Now for some of the less obvious tricks…

Use integers instead of enum values

The WPF and BlueThong platforms contain a lot of enums with long, descriptive value names. Typing out these names uses up precious bytes. In my code, I instead specified enum members via their explicit integral values, which are easily discovered using reflector.

For example, instead of using:


You might use:


Voila! You’ve just saved 15 bytes!

CAUTION: This is one of those shortcuts that you would never want to do in real code! If Microsoft decides to reorder enum values in a future update, the application will surely break.

Use a series of if statements instead of a switch statement

The following example combines the enum trick with the elimination of a switch statement to further reduce size (at the slight expense of performance). When processing keyboard input, each KeyDown event provides the key that was pressed using the System.Windows.Input.Key enum. Rather than writing typical code that looks like this:

  switch (e.Key)
      case Key.Back:
      case Key.Delete:

     case Key.NumPad0:
     case Key.D0:

I instead wrote code like this:

  int v=(int)e.Key;

Even in its most compact form, the switch statement above requires 94 bytes, whereas the less optimal series of if statements using known integral values only requires 56 bytes. An instant savings of almost 40 bytes!

Reuse Global Variables

If you find yourself declaring a lot of similar variables in different methods, consider just declaring the variable once in the global scope of your class and reusing it in those various methods.

Remember that code may be more compact than markup

Instead of this:

  <ComboBox Name="c">

You can do this:

  <ComboBox Name="c"/>

With this in the code behind:

  c.ItemsSource=new string[]{"Easy","Medium","Hard"}

Another 40-byte savings!

Instantiate variables using the var keyword

Since this contest targets .NET 3.5 and the current releases of the .NET languages, there are some additional cool tricks at our disposal. For example, instead of doing this:

  ListBoxItem x=new ListBoxItem();

You can do the following to save some bytes:

  var x=new ListBoxItem();

Use abbreviated property declarations

If you don’t need to access their private backing fields, declare properties using abbreviated notation:

  public string T{get;set;}

Leverage an existing framework class for INotifyPropertyChanged support

Remember, its size that matters… not efficiency. When I was looking for those last 100 bytes, I realized that a lot of space was wasted implementing the INotifyPropertyChanged interface on my view model class.

My original class began like this:

  public class P : INotifyPropertyChanged
      public event PropertyChangedEventHandler PropertyChanged;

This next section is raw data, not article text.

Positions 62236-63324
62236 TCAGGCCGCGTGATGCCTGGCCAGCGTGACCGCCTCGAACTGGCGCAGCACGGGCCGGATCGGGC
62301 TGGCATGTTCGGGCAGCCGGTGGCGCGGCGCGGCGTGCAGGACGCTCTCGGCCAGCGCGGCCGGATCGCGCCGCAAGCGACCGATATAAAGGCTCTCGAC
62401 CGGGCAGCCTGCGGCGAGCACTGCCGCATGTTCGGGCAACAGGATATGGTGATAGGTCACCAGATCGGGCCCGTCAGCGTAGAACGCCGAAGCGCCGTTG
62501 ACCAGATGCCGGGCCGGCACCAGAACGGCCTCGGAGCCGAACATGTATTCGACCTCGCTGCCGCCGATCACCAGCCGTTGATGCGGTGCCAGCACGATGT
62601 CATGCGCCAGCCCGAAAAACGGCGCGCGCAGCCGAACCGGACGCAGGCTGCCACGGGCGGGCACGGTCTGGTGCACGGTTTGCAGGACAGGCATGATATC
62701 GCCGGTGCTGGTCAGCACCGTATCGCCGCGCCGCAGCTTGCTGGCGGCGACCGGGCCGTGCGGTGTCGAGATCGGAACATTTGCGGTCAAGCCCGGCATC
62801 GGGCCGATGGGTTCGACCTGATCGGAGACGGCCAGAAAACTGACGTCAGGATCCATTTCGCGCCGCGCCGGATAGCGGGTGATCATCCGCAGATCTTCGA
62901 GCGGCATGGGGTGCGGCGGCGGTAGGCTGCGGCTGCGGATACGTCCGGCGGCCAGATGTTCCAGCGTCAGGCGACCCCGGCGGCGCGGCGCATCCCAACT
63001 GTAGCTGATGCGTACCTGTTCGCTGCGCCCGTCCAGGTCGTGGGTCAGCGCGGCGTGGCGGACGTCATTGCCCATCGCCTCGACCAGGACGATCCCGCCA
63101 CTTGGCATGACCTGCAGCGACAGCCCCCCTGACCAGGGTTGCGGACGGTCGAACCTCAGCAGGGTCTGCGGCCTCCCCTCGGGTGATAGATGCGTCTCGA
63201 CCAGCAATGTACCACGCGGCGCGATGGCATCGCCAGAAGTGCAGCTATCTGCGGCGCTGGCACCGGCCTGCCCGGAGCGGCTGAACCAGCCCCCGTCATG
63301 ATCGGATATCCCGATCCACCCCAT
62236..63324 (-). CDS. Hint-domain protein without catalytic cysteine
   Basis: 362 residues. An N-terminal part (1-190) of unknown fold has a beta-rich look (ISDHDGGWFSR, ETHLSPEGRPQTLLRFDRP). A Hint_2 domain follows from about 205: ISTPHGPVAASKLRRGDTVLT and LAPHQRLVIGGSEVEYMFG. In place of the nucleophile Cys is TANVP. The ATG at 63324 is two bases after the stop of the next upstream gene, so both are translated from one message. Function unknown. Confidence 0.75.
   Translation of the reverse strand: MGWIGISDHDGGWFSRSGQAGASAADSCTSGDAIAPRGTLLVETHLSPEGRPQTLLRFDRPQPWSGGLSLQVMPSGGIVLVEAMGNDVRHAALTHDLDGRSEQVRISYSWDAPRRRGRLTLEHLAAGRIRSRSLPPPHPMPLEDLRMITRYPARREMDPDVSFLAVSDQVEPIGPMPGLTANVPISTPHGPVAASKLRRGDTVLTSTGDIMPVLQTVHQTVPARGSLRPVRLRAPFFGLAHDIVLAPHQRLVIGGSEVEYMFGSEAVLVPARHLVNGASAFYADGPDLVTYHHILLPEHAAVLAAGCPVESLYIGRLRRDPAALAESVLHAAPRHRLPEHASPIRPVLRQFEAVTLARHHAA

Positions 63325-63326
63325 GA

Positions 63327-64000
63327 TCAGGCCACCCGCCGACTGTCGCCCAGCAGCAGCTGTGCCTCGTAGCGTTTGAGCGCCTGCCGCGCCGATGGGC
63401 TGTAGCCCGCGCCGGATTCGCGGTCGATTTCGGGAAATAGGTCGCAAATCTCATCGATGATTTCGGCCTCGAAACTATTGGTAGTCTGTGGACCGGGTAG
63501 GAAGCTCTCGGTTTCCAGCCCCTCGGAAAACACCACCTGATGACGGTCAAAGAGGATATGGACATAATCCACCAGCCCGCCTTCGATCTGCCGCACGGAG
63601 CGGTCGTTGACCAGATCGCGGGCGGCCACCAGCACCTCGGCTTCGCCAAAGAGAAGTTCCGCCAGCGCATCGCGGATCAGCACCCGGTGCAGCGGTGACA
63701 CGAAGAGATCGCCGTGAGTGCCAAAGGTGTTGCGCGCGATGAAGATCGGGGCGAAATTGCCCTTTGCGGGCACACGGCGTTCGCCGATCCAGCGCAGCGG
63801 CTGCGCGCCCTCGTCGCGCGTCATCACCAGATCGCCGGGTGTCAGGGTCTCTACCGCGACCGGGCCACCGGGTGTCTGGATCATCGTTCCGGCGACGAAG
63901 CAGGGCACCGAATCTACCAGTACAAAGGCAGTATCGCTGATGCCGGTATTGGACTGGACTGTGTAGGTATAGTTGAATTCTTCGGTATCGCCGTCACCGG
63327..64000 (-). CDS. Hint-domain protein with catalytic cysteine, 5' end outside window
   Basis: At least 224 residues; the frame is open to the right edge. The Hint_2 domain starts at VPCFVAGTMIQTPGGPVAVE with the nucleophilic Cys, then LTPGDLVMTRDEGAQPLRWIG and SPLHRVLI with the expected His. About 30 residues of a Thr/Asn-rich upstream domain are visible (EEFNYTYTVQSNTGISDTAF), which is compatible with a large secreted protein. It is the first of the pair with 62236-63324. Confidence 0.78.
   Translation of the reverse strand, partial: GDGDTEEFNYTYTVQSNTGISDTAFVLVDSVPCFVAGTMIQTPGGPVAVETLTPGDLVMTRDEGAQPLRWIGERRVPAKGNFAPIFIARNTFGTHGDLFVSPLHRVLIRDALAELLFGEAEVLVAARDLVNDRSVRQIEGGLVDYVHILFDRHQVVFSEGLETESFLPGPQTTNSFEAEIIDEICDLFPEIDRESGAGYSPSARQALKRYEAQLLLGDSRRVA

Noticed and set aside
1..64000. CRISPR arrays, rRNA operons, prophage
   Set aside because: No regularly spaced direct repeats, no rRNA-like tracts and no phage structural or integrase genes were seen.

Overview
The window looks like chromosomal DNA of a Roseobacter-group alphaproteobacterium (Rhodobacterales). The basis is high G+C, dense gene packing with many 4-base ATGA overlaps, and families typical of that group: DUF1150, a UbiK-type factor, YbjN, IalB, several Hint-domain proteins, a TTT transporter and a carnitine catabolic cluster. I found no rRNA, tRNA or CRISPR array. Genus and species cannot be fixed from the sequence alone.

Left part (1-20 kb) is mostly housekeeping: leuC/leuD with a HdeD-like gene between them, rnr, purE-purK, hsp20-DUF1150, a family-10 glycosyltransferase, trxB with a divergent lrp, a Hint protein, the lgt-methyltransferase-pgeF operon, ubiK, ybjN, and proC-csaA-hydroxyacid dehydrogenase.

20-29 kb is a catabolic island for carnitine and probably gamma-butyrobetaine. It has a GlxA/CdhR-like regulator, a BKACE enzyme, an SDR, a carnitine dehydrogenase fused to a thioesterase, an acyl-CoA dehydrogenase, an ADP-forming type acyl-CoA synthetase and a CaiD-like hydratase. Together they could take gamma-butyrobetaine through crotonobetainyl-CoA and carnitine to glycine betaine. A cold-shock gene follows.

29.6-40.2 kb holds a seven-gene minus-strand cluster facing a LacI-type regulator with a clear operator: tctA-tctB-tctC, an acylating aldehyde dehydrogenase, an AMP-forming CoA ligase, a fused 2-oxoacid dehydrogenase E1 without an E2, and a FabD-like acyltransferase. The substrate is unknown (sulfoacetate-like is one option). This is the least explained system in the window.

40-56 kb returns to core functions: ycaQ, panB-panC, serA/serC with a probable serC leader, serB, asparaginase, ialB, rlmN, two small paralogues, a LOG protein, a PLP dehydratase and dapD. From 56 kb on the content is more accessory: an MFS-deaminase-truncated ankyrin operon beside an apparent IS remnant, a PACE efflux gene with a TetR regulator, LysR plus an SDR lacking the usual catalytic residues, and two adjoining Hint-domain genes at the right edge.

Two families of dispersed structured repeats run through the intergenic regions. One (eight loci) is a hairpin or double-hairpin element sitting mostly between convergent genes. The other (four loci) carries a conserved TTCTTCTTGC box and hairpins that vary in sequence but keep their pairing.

void N(string n)
          if (PropertyChanged != null)
              PropertyChanged(this, new PropertyChangedEventArgs(n));

Clearly this contains long class names that are out of my control. Even with the white space removed, the above support for INotifyPropertyChanged requires a full 193 bytes.

Knowing that the framework contains several classes that already implement INotifyPropertyChanged, I set out with reflector to find one that could be leveraged for my needs. I decided GroupStyle was a good candidate, so I changed my class to derive from it, as shown here:

  public class P:GroupStyle
      void N(string n){OnPropertyChanged(new PropertyChangedEventArgs(n));}

Using this simple trick, I now had full support for property change notifications for about half the asking price (96 bytes instead of 193). Tricky, eh?

Leverage Resources

Watch for lengthy elements that appear multiple times in your markup and surface those as resources. For example, if you notice that you are applying the same drop shadow effect in multiple locations, declare it as a resource and simply use a StaticResource reference to reuse it. (Okay, this is just good general advice for structuring resources, but it is even more important when you are up against a 10K size limit. :))

Make a few hard choices about Form vs. Function

Visual coolness costs big bytes! Markup-declared animations are very verbose. Styles are really lengthy because of all their Setters. The same is true for the Triggers collection on an element or within a style or template.

By the time I had developed the game engine and view model, I had already exhausted the majority of my 10K allotment. I then had to choose very carefully how I would design the actual user interface. I didn’t have room for gratuitous animations or other flashiness. In the end, I decided that my 10K app was more about function than form. (This decision may cost me in the voting, but I’m okay with that.) I was still able to pull off a nice look and feel (using a grand total of 10,195 bytes, or 9.96K) and I’m really happy with the overall product! In fact, I think I’ll bid you adieu now and go play another game of Sudoku!